would not let him drive her away ' Jf 70U will star and read as absorbedly as you were doing just now, I will make no more disturbing noises. Tlii.3 old harp shall be as silent as the one that hung — Or the witoh-elm that shades Sfc. Piian'a Sptine. I only pl.iyed to see if you were real flesh and blood or a new statue that had been added to my collection in my absence.' ' Then you were here all the while ?' * I came in while you were reading — or dreaming, which was it ? I came home to day, at noon, ? while you wers takina: your siesta, and I went to my room to follow your example, for I was worn ont with travelling * ' You are not the owner of the island, surely ?'
? Why not ?' ' Oh, I thought he was an old, or at least an elderly gentleman.' (J am elderly/ Carleon said, with a smile. * You V She shook her head. * Tes, I am the owner oi lite island — Carleon you may call me. I don't come here often. I am a wanderer, but I like to drop sometimes and fold my wings for a little rest. Don't let my advent put you out at all. Mrs. Gonzalis knows my ways, I am a quiet old bachelor— ^as harmless a? your pet kitten — if you have one, which I doubt. You looked as solitary as Iphigena, standing out yonder on the sea-shore ' * So he was watching me, then,' thought fluttered Kildee, marvelling at the fascina tion of his voice and the sweetness of his smile.' ? I am afraid it is lonely here.' 'It is lonely sometimes,' Kildee admitted. * My mother is not well, and likes to be left to herself.' ? Why don't you make this grand lady talk to you ?' — ^touching the harp. * I have never learned the magic word to compel her to speak.'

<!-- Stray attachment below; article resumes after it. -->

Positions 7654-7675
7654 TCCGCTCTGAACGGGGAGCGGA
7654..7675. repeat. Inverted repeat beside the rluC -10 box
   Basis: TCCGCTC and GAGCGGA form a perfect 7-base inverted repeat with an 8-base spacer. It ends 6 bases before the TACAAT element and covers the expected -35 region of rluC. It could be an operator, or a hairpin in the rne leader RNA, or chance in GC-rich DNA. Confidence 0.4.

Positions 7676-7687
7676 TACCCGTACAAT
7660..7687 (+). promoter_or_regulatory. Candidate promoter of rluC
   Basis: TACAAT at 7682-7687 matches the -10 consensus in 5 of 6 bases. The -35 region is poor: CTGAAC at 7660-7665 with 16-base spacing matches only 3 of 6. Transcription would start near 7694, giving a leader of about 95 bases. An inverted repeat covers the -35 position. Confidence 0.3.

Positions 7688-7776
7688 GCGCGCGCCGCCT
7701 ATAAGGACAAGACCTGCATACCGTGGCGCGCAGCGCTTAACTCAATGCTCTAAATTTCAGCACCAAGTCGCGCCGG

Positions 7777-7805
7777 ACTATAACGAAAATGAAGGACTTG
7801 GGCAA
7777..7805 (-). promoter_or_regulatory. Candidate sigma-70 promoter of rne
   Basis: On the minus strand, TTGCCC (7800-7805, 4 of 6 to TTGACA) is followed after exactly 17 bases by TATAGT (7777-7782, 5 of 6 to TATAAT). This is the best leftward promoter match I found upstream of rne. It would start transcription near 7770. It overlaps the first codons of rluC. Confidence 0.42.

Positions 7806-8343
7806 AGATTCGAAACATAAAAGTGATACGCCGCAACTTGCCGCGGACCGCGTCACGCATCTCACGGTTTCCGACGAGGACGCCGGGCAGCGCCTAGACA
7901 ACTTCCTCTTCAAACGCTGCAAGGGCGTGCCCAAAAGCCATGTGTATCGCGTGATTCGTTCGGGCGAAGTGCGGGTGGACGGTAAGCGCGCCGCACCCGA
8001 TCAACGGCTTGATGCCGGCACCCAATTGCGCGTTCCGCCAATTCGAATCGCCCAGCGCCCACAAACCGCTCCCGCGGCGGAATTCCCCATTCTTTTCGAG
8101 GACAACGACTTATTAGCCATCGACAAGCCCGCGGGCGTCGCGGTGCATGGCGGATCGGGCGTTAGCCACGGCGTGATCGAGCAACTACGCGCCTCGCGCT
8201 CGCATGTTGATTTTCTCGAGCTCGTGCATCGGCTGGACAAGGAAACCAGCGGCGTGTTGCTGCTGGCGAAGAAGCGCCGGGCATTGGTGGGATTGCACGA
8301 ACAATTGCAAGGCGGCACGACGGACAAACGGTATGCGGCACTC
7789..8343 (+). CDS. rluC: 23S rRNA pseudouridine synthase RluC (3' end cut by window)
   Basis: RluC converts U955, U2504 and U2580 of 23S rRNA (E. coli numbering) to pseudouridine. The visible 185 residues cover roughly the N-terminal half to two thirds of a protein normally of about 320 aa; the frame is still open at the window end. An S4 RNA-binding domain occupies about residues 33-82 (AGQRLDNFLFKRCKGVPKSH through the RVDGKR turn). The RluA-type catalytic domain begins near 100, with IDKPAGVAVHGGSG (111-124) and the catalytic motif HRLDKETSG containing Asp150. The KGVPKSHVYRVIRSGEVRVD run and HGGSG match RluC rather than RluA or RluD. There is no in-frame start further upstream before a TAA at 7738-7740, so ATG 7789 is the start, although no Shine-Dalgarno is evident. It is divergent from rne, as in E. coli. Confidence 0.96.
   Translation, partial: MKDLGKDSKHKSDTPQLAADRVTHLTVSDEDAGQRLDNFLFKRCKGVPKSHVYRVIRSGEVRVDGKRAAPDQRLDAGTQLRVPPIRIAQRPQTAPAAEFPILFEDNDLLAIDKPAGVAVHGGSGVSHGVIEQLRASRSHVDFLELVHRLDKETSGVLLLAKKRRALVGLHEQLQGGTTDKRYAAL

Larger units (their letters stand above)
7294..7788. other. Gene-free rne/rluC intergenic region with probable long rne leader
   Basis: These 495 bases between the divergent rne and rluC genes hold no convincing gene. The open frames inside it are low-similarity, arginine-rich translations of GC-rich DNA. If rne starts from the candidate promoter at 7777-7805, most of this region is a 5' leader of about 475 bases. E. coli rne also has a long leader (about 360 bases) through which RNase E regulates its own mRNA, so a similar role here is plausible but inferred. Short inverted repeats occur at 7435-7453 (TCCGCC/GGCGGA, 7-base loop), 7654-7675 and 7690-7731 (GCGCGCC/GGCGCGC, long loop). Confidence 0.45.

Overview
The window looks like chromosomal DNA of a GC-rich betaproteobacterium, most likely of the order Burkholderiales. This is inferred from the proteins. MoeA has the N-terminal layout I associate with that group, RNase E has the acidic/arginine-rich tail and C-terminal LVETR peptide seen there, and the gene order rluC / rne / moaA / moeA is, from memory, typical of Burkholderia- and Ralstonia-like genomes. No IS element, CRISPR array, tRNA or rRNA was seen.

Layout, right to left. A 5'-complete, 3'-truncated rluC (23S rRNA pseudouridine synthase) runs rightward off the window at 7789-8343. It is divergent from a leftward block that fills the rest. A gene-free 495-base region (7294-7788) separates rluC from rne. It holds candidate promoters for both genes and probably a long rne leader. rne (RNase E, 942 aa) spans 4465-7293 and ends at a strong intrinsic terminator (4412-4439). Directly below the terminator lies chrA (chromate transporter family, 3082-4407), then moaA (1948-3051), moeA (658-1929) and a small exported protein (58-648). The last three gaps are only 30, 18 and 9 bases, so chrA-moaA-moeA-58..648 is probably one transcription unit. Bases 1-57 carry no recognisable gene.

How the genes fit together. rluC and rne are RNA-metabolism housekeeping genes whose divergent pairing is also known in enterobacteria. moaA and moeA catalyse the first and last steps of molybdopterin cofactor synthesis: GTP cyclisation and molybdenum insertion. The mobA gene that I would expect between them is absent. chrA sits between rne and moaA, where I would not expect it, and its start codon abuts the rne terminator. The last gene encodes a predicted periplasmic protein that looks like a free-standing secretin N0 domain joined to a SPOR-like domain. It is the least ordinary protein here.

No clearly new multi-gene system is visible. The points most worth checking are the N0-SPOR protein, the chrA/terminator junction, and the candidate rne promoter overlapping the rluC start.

* And yon would Ike to learn ?' ' Yes, I love music. I can play a little on the violin and the banjo, but I know nothing about the harp; only I like it. Its sounds make me think of the winds and the waves.' ' ; ' It was made ont of the soul ani form of a sea-nymph, you Hhow. What ? Yon hare not heard the legend ? Listen ' .« He swept his white hand over the chords in the rippling prelude of the * Origin of the Harp/ then song it ;.ihe sensuous sweet air-according well with his deep rich-throated voice. T ' ? *I shall siay. on. the island longer than usual this time, I think ; will yon let me teach you a little on the harp f' he asked, running his fingers through, his light curls and looking up at Kildee * Yoji are very kind, bat wejire not to be here long — at least I am not.' * Where are you going r' ? * 1 don't know yet— I am going Jho get .something to do. It seems we have mo money— only the prospect of some; bo Iain going to work and earn a support for ns.' *- Ton— my child ?' smiling in kindly derision. . * What can you do ?' '.Nothing that is great or grand X am quite ignorant, but there are many things I can do, and do well.; #u& X am quids £0